Redone foods not so satisfying

The meat-free Impossible burger. PHOTO: IMPOSSIBLE FOODS
The meat-free Impossible burger. PHOTO: IMPOSSIBLE FOODS
Some years ago, I heard Honest Tea co-founder Seth Goldman speak. He is a vegan and had invested in Beyond Meats, where he was the chairman from 2013-20. He is now on to another venture, the PLNT Burger — a quick-serve animal-free chain, with their most popular menu item being “Cripsy Chick N Funguy Sandwich”.

When I heard him speak, he spoke of two key food trends — “undone” and “redone”. Undone being going back to basics. What our grandmothers cooked, simple, additive free, “naked food”. Redone representing plant-based and cellular meats, cellular eggs — basically anything you can imagine, reimagined.

The redone food category is an investment darling internationally, it attracted $US3.1billion ($NZ4.47billion) of investment in 2020, more than three times investment in the previous year. According to Boston Consulting Group, by 2035, alternate proteins could account for 11% of the protein we eat. This is a far cry from reports published and commentators’ opinions of less than five years ago, where there was a belief no-one would be eating animal-based protein within a decade.

Have you tried an Impossible Burger, or Beyond Meat burger? If you haven’t, you can buy Beyond Meat burgers at local supermarkets in the frozen section for the price of $12.50 for two patties. My husband does most of our supermarket shopping and when I asked him to bring some home, he point-blank refused, based on principle and price . He can be a stubborn fellow, so I had to make a special trip in the name of “market research”.

The barbecue was fired up and the family crowded round to try their quarter patty (I was too scared to buy more than a 2-pack). Yes, they tasted vaguely meaty and had a slightly processed rubbery texture. Smothered in tomato sauce, they could pass as a poor-quality meat offering. Did we buy them again? No, because if we go for a non-meat burger, we want something tasty and make a kumara and chickpea combo which celebrates plants rather than tries to mimic meat.

Which begs the question — is there more sizzle than sausage in the fake meat world?

Some think so, executive chef of Mexican food chain Guzman y Gomez, Stephen Marks thinks fake meat is “disgusting” and vows he won’t put it on the menu, but he is the exception. McDonald’s, KFC, Burger King and Hungry Jacks are all in the race.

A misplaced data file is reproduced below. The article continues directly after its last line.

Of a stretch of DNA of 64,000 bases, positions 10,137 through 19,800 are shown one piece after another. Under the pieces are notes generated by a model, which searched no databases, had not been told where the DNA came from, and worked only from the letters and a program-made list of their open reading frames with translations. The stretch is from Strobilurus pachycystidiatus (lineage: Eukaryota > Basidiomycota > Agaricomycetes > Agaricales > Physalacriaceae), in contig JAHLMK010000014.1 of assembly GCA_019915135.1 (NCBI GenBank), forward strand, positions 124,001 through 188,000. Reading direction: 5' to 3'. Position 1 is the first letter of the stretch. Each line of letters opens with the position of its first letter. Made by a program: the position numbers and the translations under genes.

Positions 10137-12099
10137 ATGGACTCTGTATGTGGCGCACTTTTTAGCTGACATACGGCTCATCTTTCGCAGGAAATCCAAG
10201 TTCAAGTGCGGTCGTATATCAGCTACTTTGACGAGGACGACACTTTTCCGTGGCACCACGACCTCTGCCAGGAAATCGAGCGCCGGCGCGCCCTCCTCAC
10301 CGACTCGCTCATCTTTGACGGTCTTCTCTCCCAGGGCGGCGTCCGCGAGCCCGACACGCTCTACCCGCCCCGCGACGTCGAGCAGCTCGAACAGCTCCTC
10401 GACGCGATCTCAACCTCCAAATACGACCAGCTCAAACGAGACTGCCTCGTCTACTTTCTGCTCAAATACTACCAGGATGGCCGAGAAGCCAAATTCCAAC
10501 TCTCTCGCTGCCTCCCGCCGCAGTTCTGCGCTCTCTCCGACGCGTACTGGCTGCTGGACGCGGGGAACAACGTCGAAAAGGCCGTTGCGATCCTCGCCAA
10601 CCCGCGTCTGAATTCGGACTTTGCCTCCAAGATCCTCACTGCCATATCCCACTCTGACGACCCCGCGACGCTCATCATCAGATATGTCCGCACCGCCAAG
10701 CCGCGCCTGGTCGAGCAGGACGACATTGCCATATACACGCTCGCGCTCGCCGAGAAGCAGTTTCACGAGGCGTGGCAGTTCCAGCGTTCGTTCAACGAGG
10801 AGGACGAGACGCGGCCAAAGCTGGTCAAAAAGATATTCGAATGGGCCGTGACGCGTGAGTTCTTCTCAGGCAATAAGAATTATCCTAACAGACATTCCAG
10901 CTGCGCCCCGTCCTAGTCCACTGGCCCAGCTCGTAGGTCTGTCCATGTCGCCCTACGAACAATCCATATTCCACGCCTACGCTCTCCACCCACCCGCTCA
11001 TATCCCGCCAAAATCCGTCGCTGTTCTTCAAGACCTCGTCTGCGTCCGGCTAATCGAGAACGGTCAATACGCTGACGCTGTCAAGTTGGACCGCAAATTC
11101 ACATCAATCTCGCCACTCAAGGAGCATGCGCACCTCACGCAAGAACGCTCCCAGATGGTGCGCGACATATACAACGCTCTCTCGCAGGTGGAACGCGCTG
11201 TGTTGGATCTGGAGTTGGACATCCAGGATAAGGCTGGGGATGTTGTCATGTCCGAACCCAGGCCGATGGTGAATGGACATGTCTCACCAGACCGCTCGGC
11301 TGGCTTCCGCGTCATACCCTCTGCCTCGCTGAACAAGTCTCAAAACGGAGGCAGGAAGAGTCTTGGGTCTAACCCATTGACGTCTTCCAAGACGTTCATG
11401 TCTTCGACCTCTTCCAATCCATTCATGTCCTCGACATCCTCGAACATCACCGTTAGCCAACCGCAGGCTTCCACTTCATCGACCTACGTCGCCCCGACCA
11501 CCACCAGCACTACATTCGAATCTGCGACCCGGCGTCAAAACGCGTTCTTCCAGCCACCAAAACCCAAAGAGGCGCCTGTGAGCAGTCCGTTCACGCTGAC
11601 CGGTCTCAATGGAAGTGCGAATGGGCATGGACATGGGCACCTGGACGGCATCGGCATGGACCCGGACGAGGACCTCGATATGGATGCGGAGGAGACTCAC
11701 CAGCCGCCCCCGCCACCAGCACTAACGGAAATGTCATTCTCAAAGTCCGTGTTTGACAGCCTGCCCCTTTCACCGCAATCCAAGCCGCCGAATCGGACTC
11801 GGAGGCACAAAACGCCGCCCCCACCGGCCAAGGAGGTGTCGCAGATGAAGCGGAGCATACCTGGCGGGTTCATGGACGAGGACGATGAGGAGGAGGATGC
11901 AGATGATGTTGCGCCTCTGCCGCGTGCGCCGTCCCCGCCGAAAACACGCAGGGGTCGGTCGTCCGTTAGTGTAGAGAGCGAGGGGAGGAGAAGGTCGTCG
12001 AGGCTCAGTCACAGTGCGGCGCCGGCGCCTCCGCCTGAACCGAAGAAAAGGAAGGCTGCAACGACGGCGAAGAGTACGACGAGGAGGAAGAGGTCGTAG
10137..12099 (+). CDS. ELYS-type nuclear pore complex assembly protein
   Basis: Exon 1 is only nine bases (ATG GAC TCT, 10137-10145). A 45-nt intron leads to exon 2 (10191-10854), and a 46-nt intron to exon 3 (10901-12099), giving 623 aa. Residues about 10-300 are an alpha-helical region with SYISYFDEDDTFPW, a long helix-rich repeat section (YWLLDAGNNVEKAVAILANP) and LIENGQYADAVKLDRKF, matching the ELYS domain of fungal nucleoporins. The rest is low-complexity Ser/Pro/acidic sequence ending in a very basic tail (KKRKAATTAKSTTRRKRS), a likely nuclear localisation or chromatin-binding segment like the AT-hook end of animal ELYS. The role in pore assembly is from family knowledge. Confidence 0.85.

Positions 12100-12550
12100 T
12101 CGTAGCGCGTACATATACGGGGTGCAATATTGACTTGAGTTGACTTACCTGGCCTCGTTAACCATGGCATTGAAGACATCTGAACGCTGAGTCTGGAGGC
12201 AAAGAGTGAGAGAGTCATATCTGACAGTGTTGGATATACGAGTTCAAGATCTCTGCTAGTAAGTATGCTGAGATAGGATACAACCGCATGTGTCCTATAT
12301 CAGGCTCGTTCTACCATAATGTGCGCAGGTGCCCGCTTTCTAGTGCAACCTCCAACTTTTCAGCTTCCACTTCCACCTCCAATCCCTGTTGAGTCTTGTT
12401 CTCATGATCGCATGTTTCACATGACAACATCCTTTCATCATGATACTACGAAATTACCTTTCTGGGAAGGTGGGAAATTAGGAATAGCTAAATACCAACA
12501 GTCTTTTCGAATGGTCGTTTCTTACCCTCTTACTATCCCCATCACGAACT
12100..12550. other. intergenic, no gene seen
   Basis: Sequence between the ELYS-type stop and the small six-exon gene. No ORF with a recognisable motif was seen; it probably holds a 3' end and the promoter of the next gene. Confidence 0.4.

From a business perspective the barrier to entry for plant-based protein is relatively low compared with real meat — a big advantage in the world of consumer-driven food innovation.

The animal welfare and regulations around animal slaughter stymie red meat innovators. A friend of mine, Jim Wilkes, investigated bringing mobile slaughter units into New Zealand to eliminate livestock transport and minimise animal stress. He was told by the regulatory authorities he would need a veterinarian to be present at every slaughter and still have to pass all the food regulations that a large meat processor faces. Prohibitive for a start-up company targeting small volumes for premium markets.

Alternate protein start-ups can literally be started at your kitchen bench, and the number of young people, women especially, driving innovation in this category and posting on Instagram, is pretty inspiring.

The redone food trend is immense, fast moving and the products are improving — they need to. I have not eaten processed redone food which comes close to being as good as the real thing. This makes me wonder, how long will it take?, will investors run out of patience? will consumers buy once the novelty factor is over or will they shift to “undone” alternatives?

Right now, processed plant-based alternatives are no better for your health than real meat (possibly worse with the amount of salt, sugar and additives) and with the packaging, crop sprays and processing required, I question some of the environmental claims too.

In the shadow of Cop26, as millennials resist consumerism — will we see a revisit of the ’70s hippies era?

If the hairdos of our young men are anything to go by, we are on our way.

Do we need to go backwards to go forwards?

 - Anna Campbell is the co-founder of Zestt Wellness, a nutraceutical company and a Partner of AbacusBio Ltd, an agri-technology company.

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